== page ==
Abstract looking maps are very often some of those that have the most immediate impact because they look less like maps than, well…maps. They intrigue and reel us in because of their design; their approach; and their graphic aesthetic. These aspects may very well be difficult to define or even describe for a particular map but nevertheless they exist and they go a long way to helping us frame why a map is engaging.
This map (or set of maps within the overall layout) by Karl Sluis depicts the collection and concentration of 311 calls in New York City in 2012. On one hand it’s a graphic art project with minimal but impactful colour, strong shapes that relay the noise concentrations and small multiples that reveal smaller stories within the overall picture.
Yet it remains a map that deconstructs the data in a meaningful way to show us an overall picture using graphics that conotate echoes or pulsing noise waves and then unravels it further to tell micro-stories.
Sluis takes a series of interesting subsets of the data and shows us how they play out across space using individual maps. Here, loud party noise shows concentrations in the Upper East Side as well as parts of lower Manhattan. Other maps reveal interesting pictures of noise associated with construction, buses and noisy dogs. They have a purpose in that they show the complex interplay of noise in an urban setting.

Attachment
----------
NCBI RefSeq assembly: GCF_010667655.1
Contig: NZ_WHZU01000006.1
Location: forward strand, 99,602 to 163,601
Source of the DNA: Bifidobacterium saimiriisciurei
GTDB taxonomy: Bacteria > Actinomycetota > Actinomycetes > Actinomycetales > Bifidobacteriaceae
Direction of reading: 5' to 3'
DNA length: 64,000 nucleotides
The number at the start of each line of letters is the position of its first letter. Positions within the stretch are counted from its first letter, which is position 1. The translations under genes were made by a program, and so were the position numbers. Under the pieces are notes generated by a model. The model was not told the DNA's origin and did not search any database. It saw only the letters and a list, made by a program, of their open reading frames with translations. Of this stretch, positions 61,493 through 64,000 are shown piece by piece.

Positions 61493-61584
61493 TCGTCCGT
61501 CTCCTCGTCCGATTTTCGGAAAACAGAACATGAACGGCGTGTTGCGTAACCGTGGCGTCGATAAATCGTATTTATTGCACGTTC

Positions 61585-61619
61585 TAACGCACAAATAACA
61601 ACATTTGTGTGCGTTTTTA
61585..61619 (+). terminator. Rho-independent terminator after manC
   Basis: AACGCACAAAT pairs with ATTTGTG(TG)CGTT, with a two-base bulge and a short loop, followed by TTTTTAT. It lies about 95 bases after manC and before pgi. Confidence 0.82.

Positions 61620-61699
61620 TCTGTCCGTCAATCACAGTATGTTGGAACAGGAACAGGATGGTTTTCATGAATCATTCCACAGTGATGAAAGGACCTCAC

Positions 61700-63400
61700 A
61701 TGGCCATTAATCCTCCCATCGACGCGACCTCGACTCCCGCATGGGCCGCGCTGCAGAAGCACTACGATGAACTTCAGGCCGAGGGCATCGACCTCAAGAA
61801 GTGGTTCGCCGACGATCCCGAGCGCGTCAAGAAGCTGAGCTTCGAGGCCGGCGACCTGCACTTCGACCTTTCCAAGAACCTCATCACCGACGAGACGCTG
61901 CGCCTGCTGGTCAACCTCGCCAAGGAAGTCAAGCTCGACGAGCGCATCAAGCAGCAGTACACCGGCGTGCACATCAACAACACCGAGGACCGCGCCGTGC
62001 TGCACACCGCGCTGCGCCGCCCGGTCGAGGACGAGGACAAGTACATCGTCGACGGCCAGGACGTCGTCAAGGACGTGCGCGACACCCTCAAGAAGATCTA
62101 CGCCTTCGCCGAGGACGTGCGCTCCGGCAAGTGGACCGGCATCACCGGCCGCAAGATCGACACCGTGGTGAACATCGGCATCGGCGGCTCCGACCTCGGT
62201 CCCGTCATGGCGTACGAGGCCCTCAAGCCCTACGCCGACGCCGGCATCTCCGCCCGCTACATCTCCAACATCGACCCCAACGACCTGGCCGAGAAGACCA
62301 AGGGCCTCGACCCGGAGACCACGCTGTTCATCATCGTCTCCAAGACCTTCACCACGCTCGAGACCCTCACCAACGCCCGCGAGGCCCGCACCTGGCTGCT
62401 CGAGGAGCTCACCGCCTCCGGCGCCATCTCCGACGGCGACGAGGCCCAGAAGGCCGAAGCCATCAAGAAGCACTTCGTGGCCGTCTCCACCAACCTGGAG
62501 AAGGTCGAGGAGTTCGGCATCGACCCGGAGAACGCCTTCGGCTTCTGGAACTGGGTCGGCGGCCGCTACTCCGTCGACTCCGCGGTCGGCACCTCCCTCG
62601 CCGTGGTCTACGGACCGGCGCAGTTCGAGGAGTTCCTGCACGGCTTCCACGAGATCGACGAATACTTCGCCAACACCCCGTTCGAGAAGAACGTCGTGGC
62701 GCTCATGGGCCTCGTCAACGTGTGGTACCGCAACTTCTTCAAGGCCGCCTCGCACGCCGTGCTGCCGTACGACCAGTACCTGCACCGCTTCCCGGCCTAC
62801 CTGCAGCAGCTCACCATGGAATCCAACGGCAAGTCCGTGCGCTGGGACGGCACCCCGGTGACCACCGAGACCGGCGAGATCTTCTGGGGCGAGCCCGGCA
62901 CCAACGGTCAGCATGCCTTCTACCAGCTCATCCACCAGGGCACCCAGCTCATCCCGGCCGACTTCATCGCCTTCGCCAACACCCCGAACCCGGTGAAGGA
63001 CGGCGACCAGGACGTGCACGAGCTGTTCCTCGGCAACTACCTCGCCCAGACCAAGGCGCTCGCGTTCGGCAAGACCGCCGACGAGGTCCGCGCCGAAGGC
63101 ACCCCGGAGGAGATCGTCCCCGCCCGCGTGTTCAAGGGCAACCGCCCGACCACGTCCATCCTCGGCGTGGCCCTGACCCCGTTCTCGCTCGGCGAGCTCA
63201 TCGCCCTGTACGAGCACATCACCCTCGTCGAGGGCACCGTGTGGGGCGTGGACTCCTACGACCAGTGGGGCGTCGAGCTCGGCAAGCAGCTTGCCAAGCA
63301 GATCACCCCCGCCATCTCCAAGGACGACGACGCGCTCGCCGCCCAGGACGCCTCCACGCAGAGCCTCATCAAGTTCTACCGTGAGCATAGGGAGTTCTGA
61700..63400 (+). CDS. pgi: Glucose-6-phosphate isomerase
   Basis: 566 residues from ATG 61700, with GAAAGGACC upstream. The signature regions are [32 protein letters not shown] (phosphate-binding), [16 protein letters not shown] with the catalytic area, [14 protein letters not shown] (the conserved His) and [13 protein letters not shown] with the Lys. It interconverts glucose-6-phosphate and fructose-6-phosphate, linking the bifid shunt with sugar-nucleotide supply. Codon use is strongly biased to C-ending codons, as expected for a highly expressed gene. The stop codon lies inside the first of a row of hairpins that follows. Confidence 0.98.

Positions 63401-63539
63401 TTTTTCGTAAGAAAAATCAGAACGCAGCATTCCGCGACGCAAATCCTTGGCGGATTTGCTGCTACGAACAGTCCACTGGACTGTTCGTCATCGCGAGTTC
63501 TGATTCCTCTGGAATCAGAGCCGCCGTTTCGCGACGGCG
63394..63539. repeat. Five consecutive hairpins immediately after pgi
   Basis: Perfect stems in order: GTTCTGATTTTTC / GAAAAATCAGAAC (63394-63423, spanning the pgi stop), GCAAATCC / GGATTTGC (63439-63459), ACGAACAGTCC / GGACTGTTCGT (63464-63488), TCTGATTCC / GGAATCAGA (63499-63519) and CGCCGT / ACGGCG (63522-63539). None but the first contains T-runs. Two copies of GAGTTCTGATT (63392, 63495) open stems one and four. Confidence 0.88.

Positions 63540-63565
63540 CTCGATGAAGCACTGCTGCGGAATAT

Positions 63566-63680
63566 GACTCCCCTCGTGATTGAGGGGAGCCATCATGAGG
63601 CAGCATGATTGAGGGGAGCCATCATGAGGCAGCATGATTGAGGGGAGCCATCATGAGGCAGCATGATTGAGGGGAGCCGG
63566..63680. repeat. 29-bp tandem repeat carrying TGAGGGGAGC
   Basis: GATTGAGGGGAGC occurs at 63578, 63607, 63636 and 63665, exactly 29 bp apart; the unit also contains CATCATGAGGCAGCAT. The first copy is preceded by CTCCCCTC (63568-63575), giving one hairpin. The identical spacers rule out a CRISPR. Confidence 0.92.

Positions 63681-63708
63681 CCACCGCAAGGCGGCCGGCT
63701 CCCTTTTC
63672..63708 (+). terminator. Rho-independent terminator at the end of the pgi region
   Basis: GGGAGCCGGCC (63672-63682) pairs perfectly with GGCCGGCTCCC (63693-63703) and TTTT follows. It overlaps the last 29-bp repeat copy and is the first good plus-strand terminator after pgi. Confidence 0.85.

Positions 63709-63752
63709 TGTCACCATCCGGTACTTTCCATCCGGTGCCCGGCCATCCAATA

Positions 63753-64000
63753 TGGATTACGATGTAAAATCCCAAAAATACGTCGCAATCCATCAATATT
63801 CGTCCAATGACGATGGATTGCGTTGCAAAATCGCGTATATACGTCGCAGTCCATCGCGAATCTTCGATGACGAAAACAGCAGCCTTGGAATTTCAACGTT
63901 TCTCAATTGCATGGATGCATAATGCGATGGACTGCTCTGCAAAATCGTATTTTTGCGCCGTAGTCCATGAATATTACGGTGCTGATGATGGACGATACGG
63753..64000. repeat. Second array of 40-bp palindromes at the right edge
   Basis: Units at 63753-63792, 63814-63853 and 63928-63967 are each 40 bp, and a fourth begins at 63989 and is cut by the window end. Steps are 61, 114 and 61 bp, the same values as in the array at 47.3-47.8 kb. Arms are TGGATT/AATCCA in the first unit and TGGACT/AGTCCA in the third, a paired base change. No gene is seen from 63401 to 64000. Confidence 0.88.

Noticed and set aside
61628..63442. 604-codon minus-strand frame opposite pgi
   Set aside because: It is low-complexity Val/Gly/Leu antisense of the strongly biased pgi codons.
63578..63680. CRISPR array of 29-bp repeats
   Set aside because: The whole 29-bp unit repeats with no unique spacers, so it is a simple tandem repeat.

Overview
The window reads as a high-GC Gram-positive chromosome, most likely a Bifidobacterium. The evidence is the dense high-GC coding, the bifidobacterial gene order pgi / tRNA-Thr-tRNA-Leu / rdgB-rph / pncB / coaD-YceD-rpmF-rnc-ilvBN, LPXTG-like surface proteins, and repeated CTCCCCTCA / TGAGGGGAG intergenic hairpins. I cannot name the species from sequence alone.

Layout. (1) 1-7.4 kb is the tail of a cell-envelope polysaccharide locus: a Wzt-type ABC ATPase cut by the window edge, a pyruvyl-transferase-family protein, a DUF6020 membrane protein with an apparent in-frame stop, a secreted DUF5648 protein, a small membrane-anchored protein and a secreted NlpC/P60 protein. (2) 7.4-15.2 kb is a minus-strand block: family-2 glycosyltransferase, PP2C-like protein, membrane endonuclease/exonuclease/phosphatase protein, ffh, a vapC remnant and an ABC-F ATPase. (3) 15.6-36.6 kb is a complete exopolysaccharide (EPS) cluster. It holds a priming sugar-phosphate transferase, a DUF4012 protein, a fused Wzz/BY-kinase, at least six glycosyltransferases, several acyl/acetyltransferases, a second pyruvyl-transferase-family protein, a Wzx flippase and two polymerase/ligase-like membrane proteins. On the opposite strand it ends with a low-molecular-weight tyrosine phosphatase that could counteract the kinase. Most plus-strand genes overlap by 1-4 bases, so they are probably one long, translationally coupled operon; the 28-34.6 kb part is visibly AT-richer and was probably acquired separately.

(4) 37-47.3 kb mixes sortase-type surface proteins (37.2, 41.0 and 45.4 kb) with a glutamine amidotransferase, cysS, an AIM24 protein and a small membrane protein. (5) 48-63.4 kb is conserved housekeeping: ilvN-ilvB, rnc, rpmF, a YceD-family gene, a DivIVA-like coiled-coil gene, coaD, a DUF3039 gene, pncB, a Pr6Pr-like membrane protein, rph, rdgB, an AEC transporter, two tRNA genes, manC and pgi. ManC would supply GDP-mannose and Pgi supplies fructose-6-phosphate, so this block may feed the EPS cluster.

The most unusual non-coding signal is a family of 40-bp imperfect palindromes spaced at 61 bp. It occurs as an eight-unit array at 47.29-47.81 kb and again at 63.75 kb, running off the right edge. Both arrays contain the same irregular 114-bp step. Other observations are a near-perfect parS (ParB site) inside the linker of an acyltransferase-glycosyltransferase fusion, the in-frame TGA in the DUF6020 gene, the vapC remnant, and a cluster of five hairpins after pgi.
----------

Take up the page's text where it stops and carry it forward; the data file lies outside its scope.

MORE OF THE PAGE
Graphically, the maps are clean, sparse and strong in a visual sense. They naturally attract attention and without recourse to any other urban form (roads etc) they clearly show us the gridded structure of the city. The data give us a sense of the city without needing any other forms. They show us how the character of the city changes across time representing residential, commercial and industrial foci at different times. There’s a rhythm that the maps depict, well represented using the visual metaphor of sound waves